DEL MAR — Nearly a year after voters approved a 1 percent sales tax hike, council members at an Oct. 23 special meeting committed to initially spend the extra money on utility undergrounding, downtown streetscape improvements and developing Shores Park.
The projects were approved in two unanimous votes, although funds for the latter two will not be needed immediately.
Councilman Dwight Worden made the motion to endorse undergrounding, but said authorizing the other projects “isn’t exactly the way I would do it.”
He wanted to seek public input before moving forward with them.
“The ballot measure did not approve the three projects,” he said, adding that without asking the community if those are their preferences, “we’re making the decision … without public input to firm that up.”
“And that feels a little uncomfortable to me,” Worden said. “But I feel very mixed about it because the likelihood that someone’s going to come in with another project and we’re going to say, ‘Oh that’s better than any of the big three,’ is pretty small.”
Measure Q asked voters in the November 2016 election if they supported a tax increase to help fund general city services and infrastructure projects “such as improvement of streets and sidewalks, utility undergrounding, public landscapes, improvement of community parks, trails and recreation facilities.”
Support was strong going into the election because about 70 percent of sales tax in Del Mar is paid by visitors, so residents saw it as a way for them to pay a share of city services.
It was estimated the increase could add $1.5 million to $2 million to city coffers annually. The measure passed with a little more than 66 percent of the vote, 1,732 to 871.
Throughout the public outreach process, undergrounding, streetscape and Shores were often cited as priorities for the extra money.
Earlier this year a five-member oversight committee was formed to verify Measure Q revenue is properly set aside for approved projects and expenditures are accurately tracked.
The increase went into effect in April. Total Measure Q revenue anticipated at the end of the current fiscal year, on June 30, 2018, is $2,250,000.
According to a June 2016 study, the cost to underground all remaining utility poles and wires citywide is approximately $18 million.
City Manager Scott Huth suggested coordinating the project with other utility work and street paving “to get the biggest bang for the buck for ratepayers.”
Council members will also need to address if and how to reimburse residents who already paid out-of-pocket for undergrounding and how to help those who can’t pay for laterals, which are the connections from the wires on the street to the connection boxes on individual houses, because the city legally can’t fund that cost.
Because the process is complex, council members unanimously agreed to create a team that will develop a budget, research and make a recommendation for a consultant and follow up with phasing and implementation plans.
Resident Dan Quirk, who serves on the oversight committee, said work undergrounding in the beach community near 25th Street should be able to start soon.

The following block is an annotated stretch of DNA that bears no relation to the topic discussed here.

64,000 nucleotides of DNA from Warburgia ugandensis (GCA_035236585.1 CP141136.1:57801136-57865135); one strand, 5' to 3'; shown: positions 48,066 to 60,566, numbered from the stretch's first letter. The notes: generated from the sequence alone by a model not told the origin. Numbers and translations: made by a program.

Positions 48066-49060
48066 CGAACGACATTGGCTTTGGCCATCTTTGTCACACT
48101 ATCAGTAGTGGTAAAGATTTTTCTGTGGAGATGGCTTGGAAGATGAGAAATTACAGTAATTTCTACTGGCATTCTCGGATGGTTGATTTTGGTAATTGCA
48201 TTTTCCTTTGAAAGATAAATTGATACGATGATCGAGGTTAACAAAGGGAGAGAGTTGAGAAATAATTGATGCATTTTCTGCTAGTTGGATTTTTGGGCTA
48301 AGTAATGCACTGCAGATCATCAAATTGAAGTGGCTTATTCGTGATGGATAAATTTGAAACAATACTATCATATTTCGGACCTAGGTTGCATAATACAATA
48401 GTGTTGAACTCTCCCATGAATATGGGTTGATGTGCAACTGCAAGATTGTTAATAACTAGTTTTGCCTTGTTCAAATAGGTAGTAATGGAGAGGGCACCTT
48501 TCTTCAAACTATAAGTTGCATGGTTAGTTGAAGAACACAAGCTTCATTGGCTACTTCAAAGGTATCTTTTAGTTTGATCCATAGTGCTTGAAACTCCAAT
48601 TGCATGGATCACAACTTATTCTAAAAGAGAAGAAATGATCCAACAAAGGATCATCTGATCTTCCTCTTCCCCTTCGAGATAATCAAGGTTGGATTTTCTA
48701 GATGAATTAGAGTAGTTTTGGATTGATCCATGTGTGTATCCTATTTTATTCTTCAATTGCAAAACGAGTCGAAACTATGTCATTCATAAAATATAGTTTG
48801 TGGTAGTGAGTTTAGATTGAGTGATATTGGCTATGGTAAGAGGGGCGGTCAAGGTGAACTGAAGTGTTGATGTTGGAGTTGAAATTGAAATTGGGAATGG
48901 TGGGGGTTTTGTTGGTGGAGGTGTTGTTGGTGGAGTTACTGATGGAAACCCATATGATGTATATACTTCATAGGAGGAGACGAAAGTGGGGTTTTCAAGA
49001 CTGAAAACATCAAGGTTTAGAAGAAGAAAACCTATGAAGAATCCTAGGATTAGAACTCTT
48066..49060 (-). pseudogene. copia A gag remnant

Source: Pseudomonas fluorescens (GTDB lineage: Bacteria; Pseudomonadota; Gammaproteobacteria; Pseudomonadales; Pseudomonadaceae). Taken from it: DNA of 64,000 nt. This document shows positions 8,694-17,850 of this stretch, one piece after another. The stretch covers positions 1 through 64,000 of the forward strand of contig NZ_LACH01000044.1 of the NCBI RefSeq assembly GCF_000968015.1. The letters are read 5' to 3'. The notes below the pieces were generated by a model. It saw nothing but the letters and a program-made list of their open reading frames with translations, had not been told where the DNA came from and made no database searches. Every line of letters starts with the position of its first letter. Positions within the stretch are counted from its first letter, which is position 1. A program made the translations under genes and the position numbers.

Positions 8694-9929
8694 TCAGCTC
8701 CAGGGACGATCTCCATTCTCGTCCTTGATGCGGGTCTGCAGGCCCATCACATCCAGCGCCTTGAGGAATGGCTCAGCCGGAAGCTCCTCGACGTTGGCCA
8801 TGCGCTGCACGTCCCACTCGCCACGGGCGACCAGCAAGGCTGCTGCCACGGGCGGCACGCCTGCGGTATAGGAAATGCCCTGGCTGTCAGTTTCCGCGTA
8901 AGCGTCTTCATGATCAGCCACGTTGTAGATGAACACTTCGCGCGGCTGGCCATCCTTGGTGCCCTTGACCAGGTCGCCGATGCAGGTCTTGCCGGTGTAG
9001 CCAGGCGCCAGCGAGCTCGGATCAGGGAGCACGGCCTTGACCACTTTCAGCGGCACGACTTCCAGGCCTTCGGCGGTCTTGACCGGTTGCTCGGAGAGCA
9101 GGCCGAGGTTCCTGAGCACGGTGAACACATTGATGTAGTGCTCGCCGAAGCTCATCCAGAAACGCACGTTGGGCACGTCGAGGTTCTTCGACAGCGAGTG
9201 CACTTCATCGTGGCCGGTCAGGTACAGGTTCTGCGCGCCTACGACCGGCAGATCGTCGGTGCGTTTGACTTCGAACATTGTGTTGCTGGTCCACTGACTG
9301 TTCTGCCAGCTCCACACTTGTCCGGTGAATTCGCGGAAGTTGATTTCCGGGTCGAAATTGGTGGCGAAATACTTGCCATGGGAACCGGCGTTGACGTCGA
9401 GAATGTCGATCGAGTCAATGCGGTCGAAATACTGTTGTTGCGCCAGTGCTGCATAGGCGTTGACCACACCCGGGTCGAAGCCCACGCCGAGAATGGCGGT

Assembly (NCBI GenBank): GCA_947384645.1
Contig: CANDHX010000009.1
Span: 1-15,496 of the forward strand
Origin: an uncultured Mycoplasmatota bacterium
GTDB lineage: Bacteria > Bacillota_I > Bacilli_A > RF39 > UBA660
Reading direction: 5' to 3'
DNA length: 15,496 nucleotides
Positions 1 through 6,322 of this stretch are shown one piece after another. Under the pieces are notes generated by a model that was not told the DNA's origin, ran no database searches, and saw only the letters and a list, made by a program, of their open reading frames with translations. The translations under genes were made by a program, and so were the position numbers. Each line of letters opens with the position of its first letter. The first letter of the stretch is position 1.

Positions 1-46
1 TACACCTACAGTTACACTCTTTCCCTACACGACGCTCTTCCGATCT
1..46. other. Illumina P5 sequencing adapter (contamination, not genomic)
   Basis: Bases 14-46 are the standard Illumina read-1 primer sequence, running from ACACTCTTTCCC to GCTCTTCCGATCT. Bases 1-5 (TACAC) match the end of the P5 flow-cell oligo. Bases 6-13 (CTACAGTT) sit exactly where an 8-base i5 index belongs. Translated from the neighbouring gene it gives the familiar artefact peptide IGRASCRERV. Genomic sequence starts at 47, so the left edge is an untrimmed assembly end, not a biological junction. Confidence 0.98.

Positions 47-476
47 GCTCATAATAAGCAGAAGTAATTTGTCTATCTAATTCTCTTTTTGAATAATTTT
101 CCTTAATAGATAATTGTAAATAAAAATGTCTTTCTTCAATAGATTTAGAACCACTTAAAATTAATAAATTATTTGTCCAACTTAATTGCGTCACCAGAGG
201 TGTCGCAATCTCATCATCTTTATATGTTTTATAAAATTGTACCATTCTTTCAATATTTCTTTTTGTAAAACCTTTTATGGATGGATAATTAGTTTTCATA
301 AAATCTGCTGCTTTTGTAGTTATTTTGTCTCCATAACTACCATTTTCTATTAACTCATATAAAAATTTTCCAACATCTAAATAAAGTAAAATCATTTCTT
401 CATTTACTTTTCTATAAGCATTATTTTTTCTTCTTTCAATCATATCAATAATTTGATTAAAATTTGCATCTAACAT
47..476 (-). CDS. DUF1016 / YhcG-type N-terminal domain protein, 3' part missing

“That’s a no-brainer,” he said. “I think the city just has to write a check, to a certain extent, because there’s already been design work done on that.
“I think it is that easy,” he added. “I actually don’t think this project is as complicated as we’re making it out to be.”
A $4.8 million downtown streetscape project, from Ninth to 15th, is underway, with $1.3 million already allocated. Staff recommended a phasing schedule using Measure Q money to fill the funding gap over the next few years.
While developing Shores Park has been a priority since the city bought the 5.3-acre site from the Del Mar Union School District in 2008, money to move that project forward this year has already been allocated.
Councilman Dave Druker supported Worden’s proposal to seek community input before moving forward with those two projects since Measure Q money isn’t needed immediately to get them started.
“We have two choices: decide tonight, this is what we’re going to do, or get public input,” Druker said. “And I think it’s always best to get public input.”
His colleagues agreed but some said the timing was not right.
“So it’s not that we don’t want to get public feedback,” Councilwoman Ellie Haviland said. “It’s just that to get public feedback now when we won’t be able to do anything with it for six months or a year feels like we’re jumping the gun.”
“I think it’s premature,” Councilwoman Sherryl Parks said. “Is this just a political move? We don’t have any money to be spending elsewhere.
“It’s a false expectation,” she added. “It sounds like a tease.”
Before seeking public input, council agreed to create a list of criteria for future projects. Worden suggested they must be in the public interest, further community plan goals, be cost effective, not backfilling existing obligations and be capable of being accomplished in a reasonable period of time.
Druker said they should also not add any burden to the city by significantly increasing the ongoing operational and maintenance budgets.
“We took the first step and it’s good,” Worden said. “If we’re out of step with the community they’ll come down and yell at us about it and we’ll get to revisit future projects.”